Though hippocampal volume reduction is a pathological hallmark of schizophrenia, the molecular pathway responsible for this degeneration remains unknown. Recent reports have suggested the potential role of impaired blood-brain barrier function in schizophrenia pathogenesis. However, direct evidence demonstrating an impaired BBB function is missing. In this preliminary study, we used immunohistochemistry and serum immunoglobulin G antibodies to investigate the state of BBB function in formalin-fixed postmortem samples from the hippocampus and surrounding temporal cortex of patients with schizophrenia and controls (...)
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  35.  5
    The Hippocampus as a Cognitive Map.C. S. Breathnach - 1980 - Philosophical Studies (Dublin) 27:263-267.
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  36. Hippocampus.John O'Keefe - 2003 - In L. Nadel (ed.), Encyclopedia of Cognitive Science. Nature Publishing Group.
     
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  37.  53
    The hippocampus, a time machine that makes errors.Gianfranco Dalla Barba & Valentina La Corte - 2013 - Trends in Cognitive Sciences 17 (3):102-104.
  38.  11
    Hippocampus and memory for time.Raymond P. Kesner - 1994 - Behavioral and Brain Sciences 17 (3):485-486.
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  39.  33
    Perirhinal cortex and hippocampus mediate parallel processing of object and spatial location information.Raymond P. Kesner - 1999 - Behavioral and Brain Sciences 22 (3):455-455.
    An alternative to Aggleton & Brown's interpretation is presented suggesting that the perirhinal cortex and hippocampus mediate different attribute information, but use the same processes, supporting the idea of parallel processing based on attribute (visual object and spatial location) rather than process characteristics (item recognition and familiarity).
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  40.  27
    The hippocampus and time.Gordon Winocur - 1985 - Behavioral and Brain Sciences 8 (3):512-513.
  41.  14
    The hippocampus, synaptic enhancement, and intermediate-term memory.B. L. McNaughton & C. A. Barnes - 1985 - Behavioral and Brain Sciences 8 (3):507-508.
  42.  15
    The hippocampus and informational salience.John W. Moore - 1979 - Behavioral and Brain Sciences 2 (4):510-511.
  43.  18
    The hippocampus and attention.Gordon Winocur - 1987 - Behavioral and Brain Sciences 10 (1):132-133.
  44.  20
    The hippocampus as episodic encoder: Does it play tag?Robert H. I. Dale - 1985 - Behavioral and Brain Sciences 8 (3):499-500.
  45.  18
    The hippocampus and its apparent migration to the parietal lobe.Robert J. Douglas - 1979 - Behavioral and Brain Sciences 2 (4):498-499.
  46.  21
    Hippocampus, recognition, and recall: A new twist on some old data?Jonathan K. Foster - 1999 - Behavioral and Brain Sciences 22 (3):449-450.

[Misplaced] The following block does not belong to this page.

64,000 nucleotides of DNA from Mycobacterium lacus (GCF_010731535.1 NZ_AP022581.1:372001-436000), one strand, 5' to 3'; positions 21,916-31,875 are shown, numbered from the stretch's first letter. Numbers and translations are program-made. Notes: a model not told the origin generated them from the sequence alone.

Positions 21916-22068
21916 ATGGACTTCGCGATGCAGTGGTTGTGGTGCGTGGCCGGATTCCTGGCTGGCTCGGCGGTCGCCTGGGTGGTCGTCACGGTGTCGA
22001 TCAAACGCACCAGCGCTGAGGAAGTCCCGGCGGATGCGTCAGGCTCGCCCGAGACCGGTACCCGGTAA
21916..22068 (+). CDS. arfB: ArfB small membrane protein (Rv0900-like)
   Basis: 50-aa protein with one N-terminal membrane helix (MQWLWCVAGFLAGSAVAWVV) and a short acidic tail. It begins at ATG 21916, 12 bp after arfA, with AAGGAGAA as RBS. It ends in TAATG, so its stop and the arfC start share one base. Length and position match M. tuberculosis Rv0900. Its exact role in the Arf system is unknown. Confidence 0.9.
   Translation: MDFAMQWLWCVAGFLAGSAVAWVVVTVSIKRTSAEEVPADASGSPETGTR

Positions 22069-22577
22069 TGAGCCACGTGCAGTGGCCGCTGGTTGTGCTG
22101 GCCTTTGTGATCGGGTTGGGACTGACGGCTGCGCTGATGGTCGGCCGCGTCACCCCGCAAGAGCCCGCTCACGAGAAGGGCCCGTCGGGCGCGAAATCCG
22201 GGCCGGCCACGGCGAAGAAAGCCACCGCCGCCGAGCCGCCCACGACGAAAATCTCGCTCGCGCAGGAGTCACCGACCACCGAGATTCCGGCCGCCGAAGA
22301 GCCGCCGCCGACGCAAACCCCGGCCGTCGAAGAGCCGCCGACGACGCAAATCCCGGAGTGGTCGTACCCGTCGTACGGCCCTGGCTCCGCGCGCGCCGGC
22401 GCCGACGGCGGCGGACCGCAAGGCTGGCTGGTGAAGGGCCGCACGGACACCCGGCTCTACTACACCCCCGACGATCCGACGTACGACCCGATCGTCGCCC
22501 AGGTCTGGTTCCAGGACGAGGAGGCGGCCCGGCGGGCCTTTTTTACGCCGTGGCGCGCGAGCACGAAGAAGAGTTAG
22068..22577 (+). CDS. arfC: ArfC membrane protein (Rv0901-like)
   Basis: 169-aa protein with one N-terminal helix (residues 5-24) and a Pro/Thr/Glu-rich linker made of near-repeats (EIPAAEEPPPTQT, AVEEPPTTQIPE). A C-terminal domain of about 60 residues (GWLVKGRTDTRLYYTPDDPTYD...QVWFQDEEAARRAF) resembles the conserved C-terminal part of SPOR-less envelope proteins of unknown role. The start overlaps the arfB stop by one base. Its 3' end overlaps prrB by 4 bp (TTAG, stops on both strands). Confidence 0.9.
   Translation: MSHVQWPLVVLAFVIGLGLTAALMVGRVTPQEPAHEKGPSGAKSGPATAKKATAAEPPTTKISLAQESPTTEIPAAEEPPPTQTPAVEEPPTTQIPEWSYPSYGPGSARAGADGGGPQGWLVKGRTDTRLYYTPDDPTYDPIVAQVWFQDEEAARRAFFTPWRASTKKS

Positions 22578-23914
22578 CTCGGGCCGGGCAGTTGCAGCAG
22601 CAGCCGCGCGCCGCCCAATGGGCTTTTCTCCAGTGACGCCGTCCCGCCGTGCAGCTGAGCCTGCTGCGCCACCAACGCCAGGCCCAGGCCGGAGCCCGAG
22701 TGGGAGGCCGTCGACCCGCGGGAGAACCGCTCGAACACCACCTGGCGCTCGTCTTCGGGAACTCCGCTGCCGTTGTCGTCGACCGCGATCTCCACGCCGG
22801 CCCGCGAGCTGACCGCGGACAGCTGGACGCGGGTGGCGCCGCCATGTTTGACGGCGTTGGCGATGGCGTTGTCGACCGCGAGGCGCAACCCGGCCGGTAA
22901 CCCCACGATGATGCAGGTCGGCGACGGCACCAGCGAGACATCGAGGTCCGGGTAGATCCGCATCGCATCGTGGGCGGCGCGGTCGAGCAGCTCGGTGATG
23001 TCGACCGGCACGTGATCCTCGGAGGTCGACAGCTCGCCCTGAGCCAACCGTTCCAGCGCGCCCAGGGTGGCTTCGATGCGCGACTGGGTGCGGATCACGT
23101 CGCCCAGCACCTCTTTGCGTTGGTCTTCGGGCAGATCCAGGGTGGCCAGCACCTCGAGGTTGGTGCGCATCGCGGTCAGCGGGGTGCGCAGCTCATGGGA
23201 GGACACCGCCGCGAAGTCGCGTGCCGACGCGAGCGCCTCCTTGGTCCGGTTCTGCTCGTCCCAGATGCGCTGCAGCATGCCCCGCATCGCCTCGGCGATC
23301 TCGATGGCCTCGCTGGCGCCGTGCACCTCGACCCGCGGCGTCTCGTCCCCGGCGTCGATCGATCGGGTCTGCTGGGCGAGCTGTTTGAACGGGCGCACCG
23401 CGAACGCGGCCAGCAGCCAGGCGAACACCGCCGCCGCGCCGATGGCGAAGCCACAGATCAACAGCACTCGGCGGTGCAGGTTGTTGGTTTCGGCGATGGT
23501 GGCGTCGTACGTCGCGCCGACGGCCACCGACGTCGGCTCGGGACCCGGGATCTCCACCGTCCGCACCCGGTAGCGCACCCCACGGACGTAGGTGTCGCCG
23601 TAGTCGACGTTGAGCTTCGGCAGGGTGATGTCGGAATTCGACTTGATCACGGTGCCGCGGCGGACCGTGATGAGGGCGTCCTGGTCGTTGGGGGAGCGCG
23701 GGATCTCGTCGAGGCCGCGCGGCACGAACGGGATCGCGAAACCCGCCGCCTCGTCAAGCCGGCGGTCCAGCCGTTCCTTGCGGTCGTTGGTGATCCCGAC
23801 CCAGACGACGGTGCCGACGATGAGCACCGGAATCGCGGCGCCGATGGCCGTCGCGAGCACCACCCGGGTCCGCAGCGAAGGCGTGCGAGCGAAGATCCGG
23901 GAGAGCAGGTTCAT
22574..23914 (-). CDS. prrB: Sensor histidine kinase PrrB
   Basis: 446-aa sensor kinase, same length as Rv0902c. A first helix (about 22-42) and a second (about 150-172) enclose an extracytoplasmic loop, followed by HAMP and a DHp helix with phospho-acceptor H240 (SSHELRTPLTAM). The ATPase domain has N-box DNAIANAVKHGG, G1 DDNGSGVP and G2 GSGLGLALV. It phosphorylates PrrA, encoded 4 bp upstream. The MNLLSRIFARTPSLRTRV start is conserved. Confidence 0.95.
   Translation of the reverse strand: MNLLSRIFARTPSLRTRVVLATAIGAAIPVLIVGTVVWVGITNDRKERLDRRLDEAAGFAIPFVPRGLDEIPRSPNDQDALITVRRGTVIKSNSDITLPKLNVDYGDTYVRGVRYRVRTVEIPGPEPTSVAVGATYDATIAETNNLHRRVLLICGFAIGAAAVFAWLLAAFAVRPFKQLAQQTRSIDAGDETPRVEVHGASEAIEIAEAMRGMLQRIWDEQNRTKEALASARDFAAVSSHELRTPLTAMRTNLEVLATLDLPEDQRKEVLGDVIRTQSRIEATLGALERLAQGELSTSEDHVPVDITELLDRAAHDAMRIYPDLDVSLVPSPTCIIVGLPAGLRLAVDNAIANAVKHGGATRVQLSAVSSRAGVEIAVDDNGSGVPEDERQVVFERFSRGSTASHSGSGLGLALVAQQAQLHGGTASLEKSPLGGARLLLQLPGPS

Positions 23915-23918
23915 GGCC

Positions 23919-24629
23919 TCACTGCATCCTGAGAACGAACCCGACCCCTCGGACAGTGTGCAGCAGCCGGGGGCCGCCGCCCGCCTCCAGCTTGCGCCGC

This commentary attempts to reconcile the predictions of Aggleton & Brown's theoretical framework with previous findings obtained from experimental tests of laboratory animals with selective hippocampal lesions. Adopting a convergent operations approach, the predictions of the model are also related to human neuroimaging data and to other complementary research perspectives (cognitive, computational, psychopharmacological).
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  47.  17
    The hippocampus is necessary for binding object identity to location in visual working memory.Pertzov Yoni & Husain Masud - 2015 - Frontiers in Human Neuroscience 9.
  48.  31
    Avian and mammalian hippocampus: No degrees of freedom in evolution of function.Michael Colombo - 2003 - Behavioral and Brain Sciences 26 (5):554-555.
    Aboitiz et al. suggest that the mammalian isocortex is derived from the dorsal cortex of reptiles and birds, and that there has been a major divergence in the connectivity patterns (and hence function) of the mammalian and reptilian/avian hippocampus. There is considerable evidence to suggest, however, that the avian hippocampus serves the exact same function as the mammalian hippocampus.
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  49.  34
    Thalamic amnesia and the hippocampus: Unresolved questions and an alternative candidate.Robert G. Mair, Joshua A. Burk, M. Christine Porter & Jessica E. Ley - 1999 - Behavioral and Brain Sciences 22 (3):458-459.
    Aggleton & Brown have built a convincing case that hippocampus-related circuits may be involved in thalamic amnesia. It remains to be established, however, that their model represents a distinct neurological system, that the distinction between recall and familiarity captures the roles of these pathways in episodic memory, or that there are no other systems that contribute to the signs of amnesia associated with thalamic disease.
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  50.  17
    On the hippocampus, time, and interference.Leonard E. Jarrard - 1985 - Behavioral and Brain Sciences 8 (3):503-504.